Her Campus Logo Her Campus Logo
Entertainment

Nick From ‘Crazy Rich Asians’ Is Hot AF & That’s More Meaningful Than You Think

Let’s talk about Nick Young. He’s the leading man of Crazy Rich Asians, and is portrayed by Henry Golding, a newcomer to the Hollywood scene. Nick is the heir to his family’s fortune, he’s a brilliant history professor, and he’s a ridiculously attractive Asian man.

Let’s talk about that a bit more…

Nick doesn’t have many characters like him—a leading man of Asian descent who is the subject of romantic desire in an American studio film, that is. Where Asian women are often fetishized and hypersexualized, Asian men are often conversely desexualized and seen as unattractive. The most infamous example of this was Steve Harvey’s comments from early 2017 in which he laughed at a book titled How to Date a White Woman: A Practical Guide for Asian Men.

“That’s one page,” he said, doubling over in laughter. “‘Excuse me, do you like Asian men?’ No. Thank you.”

His jokes, of course, received swift backlash and spawned think pieces from The New York Times and Quartz about the harm of these stereotypes about Asian men being inherently unattractive. When American TV show hosts are outright laughing at the idea of a desirable Asian man and movies and American films and series are doing little to combat it (hello, Asian and Nerdy trope), these ideas can be extremely damaging to Asian-American men’s self-esteem and distort the way they see themselves, and the way others see them.

That’s not the case for Nick. From the get-go, we understand that he is someone people pay attention to, and someone who is highly desired by almost every woman in the film. The trailer shows main character Rachel (Constance Wu) outright calling him the “Prince William of Asia,” to which he replies, “That’s ridiculous. I’m much more of a Harry.” (After seeing his rakish smile, I’d have to agree.)

American movies rarely ever have Asian men as princes, let alone direct comparisons to two of the most sought-after men on planet Earth. Nor have we ever had an Asian man be the Bachelor on the eponymous loved/hated ABC reality show, yet we hear Awkwafina’s character Peik Lin Goh refer to Nick as the “Asian Bachelor” over a shot of Golding’s bare chest. Refinery29 noted that this gratuitous shirtlessness is “momentous” for presenting Golding as attractive and masculine. POPSUGAR tapped him as a “leading man to love,” Vanity Fair called him a “classic leading man” and Cosmopolitan dubbed him “swoon”-worthy. (All true, BTW.) Some people on Twitter are already calling for Golding to be the next James Bond, arguably the epitome of masculinity and desirability in the Western pop culture canon.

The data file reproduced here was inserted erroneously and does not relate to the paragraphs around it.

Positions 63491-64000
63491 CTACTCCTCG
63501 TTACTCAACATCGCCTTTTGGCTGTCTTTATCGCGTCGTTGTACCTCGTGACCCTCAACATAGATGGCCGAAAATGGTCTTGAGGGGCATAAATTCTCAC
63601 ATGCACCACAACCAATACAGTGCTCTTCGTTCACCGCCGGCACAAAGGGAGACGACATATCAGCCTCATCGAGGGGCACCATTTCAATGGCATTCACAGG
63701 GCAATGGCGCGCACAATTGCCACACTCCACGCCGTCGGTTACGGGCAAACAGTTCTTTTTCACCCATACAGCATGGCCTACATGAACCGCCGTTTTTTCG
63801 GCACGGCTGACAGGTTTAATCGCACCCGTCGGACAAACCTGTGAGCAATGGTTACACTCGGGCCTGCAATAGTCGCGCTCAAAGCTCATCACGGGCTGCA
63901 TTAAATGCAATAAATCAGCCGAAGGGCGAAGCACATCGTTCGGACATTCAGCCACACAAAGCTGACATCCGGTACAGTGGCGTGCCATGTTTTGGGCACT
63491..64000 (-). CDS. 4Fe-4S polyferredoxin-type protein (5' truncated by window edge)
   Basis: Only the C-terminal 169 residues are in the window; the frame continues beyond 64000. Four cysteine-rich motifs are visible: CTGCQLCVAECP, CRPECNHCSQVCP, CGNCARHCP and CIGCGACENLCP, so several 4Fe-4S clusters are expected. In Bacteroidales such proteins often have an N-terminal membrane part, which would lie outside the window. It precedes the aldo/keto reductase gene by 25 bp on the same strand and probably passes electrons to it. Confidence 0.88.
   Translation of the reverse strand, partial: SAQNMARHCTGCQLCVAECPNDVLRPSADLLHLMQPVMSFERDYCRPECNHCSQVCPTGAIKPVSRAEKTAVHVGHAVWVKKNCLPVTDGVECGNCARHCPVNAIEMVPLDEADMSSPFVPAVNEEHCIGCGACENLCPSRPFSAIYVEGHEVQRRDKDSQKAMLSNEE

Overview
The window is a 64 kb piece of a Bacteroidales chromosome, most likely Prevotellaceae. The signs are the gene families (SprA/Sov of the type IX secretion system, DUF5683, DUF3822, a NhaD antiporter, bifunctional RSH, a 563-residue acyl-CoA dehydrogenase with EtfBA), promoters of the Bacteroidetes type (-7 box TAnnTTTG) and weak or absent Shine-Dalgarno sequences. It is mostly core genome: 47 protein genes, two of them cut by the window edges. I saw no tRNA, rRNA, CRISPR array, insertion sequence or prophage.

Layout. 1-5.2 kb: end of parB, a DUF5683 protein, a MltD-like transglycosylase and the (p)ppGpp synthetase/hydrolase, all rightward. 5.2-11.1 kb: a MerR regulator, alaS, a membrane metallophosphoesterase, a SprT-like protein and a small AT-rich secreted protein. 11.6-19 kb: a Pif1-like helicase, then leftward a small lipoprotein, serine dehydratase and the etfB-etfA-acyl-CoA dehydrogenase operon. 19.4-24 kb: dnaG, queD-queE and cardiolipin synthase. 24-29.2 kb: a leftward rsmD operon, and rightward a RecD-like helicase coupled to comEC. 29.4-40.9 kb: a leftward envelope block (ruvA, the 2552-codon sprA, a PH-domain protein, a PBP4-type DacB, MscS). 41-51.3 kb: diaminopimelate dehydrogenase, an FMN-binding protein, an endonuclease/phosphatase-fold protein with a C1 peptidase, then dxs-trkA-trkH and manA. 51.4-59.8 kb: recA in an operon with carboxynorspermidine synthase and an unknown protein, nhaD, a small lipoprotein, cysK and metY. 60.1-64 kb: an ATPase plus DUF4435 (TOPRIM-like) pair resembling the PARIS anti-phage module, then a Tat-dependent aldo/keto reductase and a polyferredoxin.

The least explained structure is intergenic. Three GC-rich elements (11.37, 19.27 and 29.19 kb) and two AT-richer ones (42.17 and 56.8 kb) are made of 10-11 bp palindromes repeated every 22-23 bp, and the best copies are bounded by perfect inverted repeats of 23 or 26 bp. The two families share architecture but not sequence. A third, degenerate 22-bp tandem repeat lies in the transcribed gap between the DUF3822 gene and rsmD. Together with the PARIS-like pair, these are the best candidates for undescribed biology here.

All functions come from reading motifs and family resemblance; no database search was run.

As Refinery29 said, these small nods to Nick’s masculine beauty—and the reactions they cause—have value. It’s no secret that media influences the way we think about people and places, and how much love or disdain we have for them. In online dating, Asian men are one of the least-preferred groups, as found through OkCupid data, and when there are far fewer examples to point to for Asian men who are ogled over and discussed about the same way that, say, the four white Chrises and the two white Ryans are, it’s hard not to believe that the media we are and aren’t exposed to has an impact.

But Crazy Rich Asians, as suggested by Vanity Fair, makes a case for casting more Asian and Asian-American men in leading roles.Vanity Fair points to Golding’s upcoming film, A Simple Favor, in which he plays Blake Lively’s mysterious husband, and the upcoming Netflix film Flash Boys, which centers on a Japanese-Canadian man. Crazy Rich Asians is even seeking to better its own perception of Asian men: The Hollywood Reporter noted that Constance Wu persuaded director Jon M. Chu to remove a line in which Rachel takes pride in never having dated an Asian man before Nick. The more attention we pay to how Asian men are portrayed, the more respectful our perceptions of them can be—and the more we can realize that, honestly, Asian men are hot AF, too. Golding told Deadline’s New Hollywood Podcast that he hopes sex symbols will be born from Crazy Rich Asians—after seeing the reaction to Golding’s excellent performance, there’s almost no doubt in my mind that he’ll get his wish.

Erica Kam

Columbia Barnard '21

Erica is an Editor at Her Campus. She was formerly an Associate Editor (2021-22), Contributing Editor (2020-21), Wellness Editor (2019-20), High School Editor (2018-19), and Editorial Intern (2018). She graduated from Barnard College in 2021 with a degree in English and creative writing, and was the Senior Editor of Her Campus Columbia Barnard (2018-21). When she's not writing or editing (which is rare), she's probably looking at food pictures on Instagram.
Similar Reads👯‍♀️